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mashing is just a more temperature controlled steep involving enzymes from base malts. if theres base malt in your steep, you're mashing

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Old 01-10-2011, 07:38 PM   #7
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Gotcha - well I don't have any extract in the actual kit. i.e. it is an all grain kit, not partial mash. I was thinking that steeping at the prescribed temperature for the time, then sparging with 170F or so water would pull out the sugars and then add dme to bring up the O.G. (like I do with ciders)

Sounds like my understanding of all grain is poor, and that the steeping as I described it above with the sparge will not leach out the sugars I was hoping to get (would not convert the starches to sugars).

The kit I got was:
http://www.midwestsupplies.com/amari...grain-kit.html
Beer malt is domestic 2 row

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Old 01-10-2011, 07:44 PM   #8
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I do it all the time. I boil about 5 gallons in a 22q pot using fermcap to prevent a boil over and top off with 1.5 gallons or so. I can only get 5 gallons to boil on my stove so this seemed like a good alternative. I would boil as much as you can as it will also lower your hop utilization. I use beersmith to calculate the amount of hops I need and keep track of my recipes. I get between 69 & 71% efficiency since I got my Monster Mill. Prior to that I was getting about 65% while getting the grain crushed at my LHBS.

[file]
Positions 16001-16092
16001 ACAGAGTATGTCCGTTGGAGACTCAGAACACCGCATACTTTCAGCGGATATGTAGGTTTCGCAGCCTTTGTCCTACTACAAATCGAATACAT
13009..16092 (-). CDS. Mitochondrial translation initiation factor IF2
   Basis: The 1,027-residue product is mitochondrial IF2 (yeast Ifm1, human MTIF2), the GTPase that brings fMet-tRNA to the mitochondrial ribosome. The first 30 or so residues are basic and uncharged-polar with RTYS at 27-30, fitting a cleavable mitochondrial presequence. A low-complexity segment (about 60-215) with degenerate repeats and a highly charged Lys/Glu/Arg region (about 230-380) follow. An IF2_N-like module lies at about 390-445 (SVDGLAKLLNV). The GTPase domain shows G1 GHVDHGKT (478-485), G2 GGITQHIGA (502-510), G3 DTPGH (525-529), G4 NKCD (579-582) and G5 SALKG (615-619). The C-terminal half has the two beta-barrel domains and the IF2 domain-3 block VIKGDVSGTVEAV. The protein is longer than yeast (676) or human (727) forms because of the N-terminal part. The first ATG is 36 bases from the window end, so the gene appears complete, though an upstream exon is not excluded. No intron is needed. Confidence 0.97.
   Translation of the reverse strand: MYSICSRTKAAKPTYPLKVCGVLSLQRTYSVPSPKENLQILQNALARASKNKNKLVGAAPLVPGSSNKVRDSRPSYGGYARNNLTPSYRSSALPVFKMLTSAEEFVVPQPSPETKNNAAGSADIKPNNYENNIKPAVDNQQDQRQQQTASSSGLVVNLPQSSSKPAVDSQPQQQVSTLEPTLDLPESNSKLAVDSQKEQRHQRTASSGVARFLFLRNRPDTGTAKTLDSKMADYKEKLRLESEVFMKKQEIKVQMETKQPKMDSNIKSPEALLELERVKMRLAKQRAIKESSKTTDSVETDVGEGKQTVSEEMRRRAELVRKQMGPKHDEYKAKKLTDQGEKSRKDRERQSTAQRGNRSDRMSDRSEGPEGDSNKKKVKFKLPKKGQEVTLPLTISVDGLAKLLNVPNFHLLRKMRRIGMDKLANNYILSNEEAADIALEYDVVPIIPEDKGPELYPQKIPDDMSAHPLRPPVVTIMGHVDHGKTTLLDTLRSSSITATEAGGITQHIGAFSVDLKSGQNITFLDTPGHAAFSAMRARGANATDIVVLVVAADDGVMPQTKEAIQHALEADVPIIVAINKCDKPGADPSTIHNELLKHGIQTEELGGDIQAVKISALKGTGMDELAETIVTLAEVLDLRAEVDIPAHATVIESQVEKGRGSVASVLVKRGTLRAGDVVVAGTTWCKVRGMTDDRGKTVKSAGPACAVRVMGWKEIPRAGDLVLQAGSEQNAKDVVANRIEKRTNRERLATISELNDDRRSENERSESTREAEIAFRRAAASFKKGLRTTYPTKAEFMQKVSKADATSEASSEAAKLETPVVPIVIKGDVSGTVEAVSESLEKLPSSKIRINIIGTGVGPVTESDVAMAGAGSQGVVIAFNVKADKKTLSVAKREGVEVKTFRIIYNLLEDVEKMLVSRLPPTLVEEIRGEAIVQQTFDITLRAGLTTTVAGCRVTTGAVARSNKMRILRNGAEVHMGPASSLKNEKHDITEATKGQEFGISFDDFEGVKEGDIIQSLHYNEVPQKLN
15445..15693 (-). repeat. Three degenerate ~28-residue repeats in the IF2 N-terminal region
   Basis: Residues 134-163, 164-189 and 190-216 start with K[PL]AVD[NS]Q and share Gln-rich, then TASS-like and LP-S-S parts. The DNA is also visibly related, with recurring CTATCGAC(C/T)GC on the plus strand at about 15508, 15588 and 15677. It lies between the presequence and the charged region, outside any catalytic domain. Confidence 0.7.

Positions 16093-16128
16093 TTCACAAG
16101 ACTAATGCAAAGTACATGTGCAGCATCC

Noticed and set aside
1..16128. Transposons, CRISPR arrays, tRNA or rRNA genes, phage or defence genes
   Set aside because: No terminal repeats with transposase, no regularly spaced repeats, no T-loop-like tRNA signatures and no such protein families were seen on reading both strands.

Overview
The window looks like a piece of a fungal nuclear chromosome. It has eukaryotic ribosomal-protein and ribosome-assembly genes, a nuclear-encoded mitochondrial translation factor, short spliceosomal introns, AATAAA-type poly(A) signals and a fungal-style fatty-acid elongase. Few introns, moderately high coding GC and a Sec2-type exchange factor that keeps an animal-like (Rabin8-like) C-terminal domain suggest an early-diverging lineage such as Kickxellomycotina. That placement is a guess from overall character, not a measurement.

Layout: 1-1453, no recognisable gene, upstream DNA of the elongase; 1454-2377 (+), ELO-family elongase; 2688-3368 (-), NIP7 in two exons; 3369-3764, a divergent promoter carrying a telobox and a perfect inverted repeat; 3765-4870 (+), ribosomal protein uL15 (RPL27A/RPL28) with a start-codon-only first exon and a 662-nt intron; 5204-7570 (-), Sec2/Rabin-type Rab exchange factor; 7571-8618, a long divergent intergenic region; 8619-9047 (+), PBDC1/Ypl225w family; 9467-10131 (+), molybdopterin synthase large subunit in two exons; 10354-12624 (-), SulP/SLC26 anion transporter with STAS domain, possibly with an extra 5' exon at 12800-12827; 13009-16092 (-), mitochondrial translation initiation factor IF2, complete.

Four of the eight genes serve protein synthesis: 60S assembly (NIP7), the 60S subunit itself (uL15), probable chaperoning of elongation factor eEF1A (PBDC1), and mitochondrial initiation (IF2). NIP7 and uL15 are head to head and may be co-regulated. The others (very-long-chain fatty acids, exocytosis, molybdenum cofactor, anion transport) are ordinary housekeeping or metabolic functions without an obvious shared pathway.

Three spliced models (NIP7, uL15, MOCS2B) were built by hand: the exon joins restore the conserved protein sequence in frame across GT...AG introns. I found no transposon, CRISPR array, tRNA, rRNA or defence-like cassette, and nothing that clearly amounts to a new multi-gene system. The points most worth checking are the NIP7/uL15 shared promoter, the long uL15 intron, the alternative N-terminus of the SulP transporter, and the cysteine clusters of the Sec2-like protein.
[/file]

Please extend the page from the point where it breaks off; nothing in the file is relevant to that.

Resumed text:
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Old 01-10-2011, 07:47 PM   #9
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Just steep the grains in a bag in 14-17L (1.25-1.5qt/lb grain) of around 154F water for an hour and mix on occasion. the water will need to be around 170F before adding the grain to achieve that temp - this is your strike temp. this temperature range will cause the enzyme activity that convert the starches in the grains into sugar. higher temps give more body, lower temps give more fermentables. after an hour, remove the grains and sparge (batch or fly) with about 2 gallons (all your pot will take) of 170F water. then boil as usual

I'd give this a read before you start if you wan to know more about the mechanics of mashing: http://www.howtobrew.com/section3/chapter14.html

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Old 01-10-2011, 07:51 PM   #10
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Milleniumsmoker - What kind of a grain crush should I be going for? I have always crushed them in the store, but since I have 10 lbs to do at home on a basic cheapy mill, I expect that I will have a work out. I wanted to get a monster mill or barley crusher, but until I go all grain, couldn't rationalize the cost.

I guess what I am asking is, did you get a better
efficiency from a light crush or more towards shredded? A mix of the two?